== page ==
Jon Najarian was more measured than Terranova, warning people about picking the peak too late. "If you wait until the wave is right upon you, it crushes you," Najarian said. "You have to be moving ahead of this."

Patty Edwards revealed she likes industrials, and "we've gotten longer this week."

3½ vs. 1.67

Judge Wapner brought in a host of bond-yield predictions on Friday's Fast Money Halftime Report, with guest Jeff Palma suggesting 3 or 3½ could be the 10-year yield in 6-12 months.

George Goncalves later in the program said we're "still in the early innings" of damage to the bond market, and that we're "definitely going to 2.50."

Joe Terranova revealed he's long TBT.

Andy Busch recommended viewers "sell a rally in the British pound."

Palma was asked by Steve Grasso what he thinks about health-care stocks if parts of Obamacare are tossed by the Supreme Court. The "political issue is hard to call on this," Palma waffled, but he said hospitals would bounce if portions of the legislation are overturned.

Joe Terranova seriously boosts
Fast Money item count, names multiple stocks for nearly every trade discussed

Jonathan Geller, apparently known as the "Boy Genius," in an absolutely brilliant observation on Friday's Fast Money Halftime Report called the new iPad "a great upgrade from the iPad 2."

Steve Grasso asked Geller if he is dissatisfied with anything in the new iPad. Geller acknowledged the "battery's 70% bigger," and thus, the "tablet's a tiny bit heavier."

Jon Najarian revealed he's a fan of Boy Genius. "Great stuff; I love your site," Najarian said.

Steve Grasso said TXN is one of these ongoing AAPL plays that doesn't get a whole lot of AAPL attention. Patty Edwards said she would "continue to add to" QCOM, which she thinks can hit "at least 85," and also mentioned AT&T, Synopsys and Verizon as AAPL plays.

Joe Terranova mentioned BRCM but was totally lukewarm, suggested trimming some CRUS, but was enthusiastic about NXPI, and also IACI (which we think is another one of those free-labor enterprises).

DIS — the perpetual Fast Money buy recommendation

Jeff Kilburg, in a brief soundbite of an appearance on the Fast Line on Friday's Halftime Report, said he "bought SLV this morning at 31.62," and predicts a $2 bounce.

Joe Terranova disagreed with that, saying "still think there's plenty of downside to go" in SLV.

Terranova, though, said he "bought some Potash today."

Jon Najarian said option activity in BTU "remains very active," partly because there are rumors of a large investor possibly considering a bid for the company.

Steve Grasso suggested people be long content names such as DIS and VIA.

AKS and ye shall receive
(but it might be more pain than pleasure)

Guest Richard Garchitorena tackled one of the more controversial stocks on Fast Money during Friday's Halftime Report, calling AKS a buy with a $12 target because "demand still remains very strong across the board."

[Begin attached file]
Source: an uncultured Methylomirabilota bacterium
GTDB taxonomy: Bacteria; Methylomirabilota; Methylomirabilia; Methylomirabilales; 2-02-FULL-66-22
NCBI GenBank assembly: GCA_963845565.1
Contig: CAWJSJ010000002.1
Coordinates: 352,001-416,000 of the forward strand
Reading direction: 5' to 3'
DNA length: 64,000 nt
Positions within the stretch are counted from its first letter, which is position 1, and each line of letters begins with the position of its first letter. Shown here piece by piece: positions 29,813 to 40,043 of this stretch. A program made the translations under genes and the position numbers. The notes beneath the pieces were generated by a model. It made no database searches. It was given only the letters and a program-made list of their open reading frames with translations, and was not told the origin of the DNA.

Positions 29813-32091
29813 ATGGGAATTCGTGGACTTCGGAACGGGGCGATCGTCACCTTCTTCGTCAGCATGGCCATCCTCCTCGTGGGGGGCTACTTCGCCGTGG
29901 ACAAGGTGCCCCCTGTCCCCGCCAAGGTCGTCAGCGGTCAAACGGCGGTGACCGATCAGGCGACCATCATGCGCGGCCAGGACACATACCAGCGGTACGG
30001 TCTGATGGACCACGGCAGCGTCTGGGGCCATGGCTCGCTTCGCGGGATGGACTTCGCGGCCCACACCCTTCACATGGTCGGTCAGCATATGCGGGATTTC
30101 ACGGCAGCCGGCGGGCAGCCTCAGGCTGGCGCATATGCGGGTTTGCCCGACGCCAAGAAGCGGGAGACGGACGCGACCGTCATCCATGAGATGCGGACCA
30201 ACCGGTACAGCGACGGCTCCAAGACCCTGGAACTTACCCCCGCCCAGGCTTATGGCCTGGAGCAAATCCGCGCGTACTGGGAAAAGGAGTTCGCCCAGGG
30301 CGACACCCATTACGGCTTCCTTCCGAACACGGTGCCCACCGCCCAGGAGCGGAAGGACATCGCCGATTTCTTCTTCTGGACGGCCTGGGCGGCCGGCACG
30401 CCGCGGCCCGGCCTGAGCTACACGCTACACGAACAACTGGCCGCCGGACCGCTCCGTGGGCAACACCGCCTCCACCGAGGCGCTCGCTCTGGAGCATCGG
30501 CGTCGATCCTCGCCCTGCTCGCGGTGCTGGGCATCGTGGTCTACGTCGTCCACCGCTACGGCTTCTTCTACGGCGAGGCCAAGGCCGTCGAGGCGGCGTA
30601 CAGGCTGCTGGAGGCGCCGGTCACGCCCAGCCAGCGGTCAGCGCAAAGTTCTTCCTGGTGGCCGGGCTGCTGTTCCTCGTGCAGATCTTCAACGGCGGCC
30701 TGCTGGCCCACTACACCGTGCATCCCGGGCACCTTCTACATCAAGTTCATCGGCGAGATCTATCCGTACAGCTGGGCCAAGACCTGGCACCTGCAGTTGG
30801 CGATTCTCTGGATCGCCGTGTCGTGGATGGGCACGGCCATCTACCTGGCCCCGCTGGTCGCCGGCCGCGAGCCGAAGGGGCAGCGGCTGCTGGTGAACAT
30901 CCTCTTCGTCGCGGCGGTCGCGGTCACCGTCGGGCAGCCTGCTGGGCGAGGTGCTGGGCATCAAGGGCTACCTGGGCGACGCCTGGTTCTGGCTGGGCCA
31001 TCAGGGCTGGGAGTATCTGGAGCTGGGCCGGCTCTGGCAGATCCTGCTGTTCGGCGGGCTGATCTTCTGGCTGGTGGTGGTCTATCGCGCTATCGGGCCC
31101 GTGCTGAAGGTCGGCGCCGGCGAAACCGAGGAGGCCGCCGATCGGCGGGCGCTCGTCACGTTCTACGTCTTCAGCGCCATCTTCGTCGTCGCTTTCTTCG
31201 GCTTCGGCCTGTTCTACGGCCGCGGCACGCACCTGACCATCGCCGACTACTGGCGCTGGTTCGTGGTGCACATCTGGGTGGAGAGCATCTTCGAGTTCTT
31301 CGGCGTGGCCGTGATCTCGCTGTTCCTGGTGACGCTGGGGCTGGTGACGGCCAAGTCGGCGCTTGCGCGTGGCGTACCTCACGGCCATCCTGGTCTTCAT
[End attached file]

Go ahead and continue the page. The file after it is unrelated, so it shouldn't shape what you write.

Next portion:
Steve Grasso said the big AKS gains this week amount to a "knee-jerk reaction to chasing high-beta at this point."

Garchitorena said Reliant is actually his best steel play, while Joe Terranova promoted Steel Dynamics.

Jon Najarian's Final Trade was ELN, while Steve Grasso said ANR, Patty Edwards said MCD and Joe Terranova mentioned LPX. Judge Wapner promoted an upcoming CNBC appearance by Jeff Keswin, who Judge said has "never done television before."

That’s the best they can do?
‘Bush league’?

Dan Dicker on Friday's Fast Money Halftime Report was once again called upon to critique crude ... bu the guys in the McNamara gathering behind him apparently were critiquing something else.

"Bush league!" was heard 4 or 5 times as Dicker wrapped up his report.

(Hopefully that wasn't a reference to Dicker's commentary or Judge's operation.)

Dicker said the word is that the White House unleashed the Britain-SPR rumor this week to see what might happen to the crude market, and the answer is "not really a whole lot."

Dicker mentioned Ensco a couple times. Steve Grasso asked if positive (snicker) headlines out of Iran would drop $15 from crude's price. "At least $15," Dicker agreed.

Patty Edwards still likes CBI, which Judge mispronounced as Chicago Bridge & Tunnel, which for some reason brought peals of laughter.

Jon Najarian at one point went out of his way to say "Apple Universe" rather than "Apple ecosystem," but rising CNBC superfox Seema Mody later used the term "ecosystem" in saying "there are a lot of bears out there saying the stock has moved too fast," making 3 arguments why it could suffer a setback, that if iPad sales don't meet targets, if there's a glitch, or supply-disruption frustration.

More from Friday's Halftime later.

Fast Money 3/15/2012

The shorthand basics from Thursday's 5 p.m.:

Tim Seymour: Thursday's markets and 1,400 S&P are neither buy nor sell signal ... options hangover possible in Monday-Tuesday stocks ... China "lull" in energy space likely "troughed" in Q1 ... likes FCX ... "we're buyers of the miners here" in gold, specifically GFI, ABX, AU but not NM, HMY ... corrected self to say Baltic Dry Index can be "red herring" (not "red flag") ... wonders when TIF-related "barbell" trade will change to middle-class ... "eBay's not cheap" but that PayPal is worth getting excited about ... Samsung winning the battle with AAPL ... Cisco bought NDS with "free money" offshore and it bothers him as a taxpayer when these companies lobby for repatriation holidays even though "John Chambers is a great guy," it's a "political pedestal of mine" ... agrees with Todd Gordon call to short dollar vs. Mexican peso ... makes ABX Final Trade.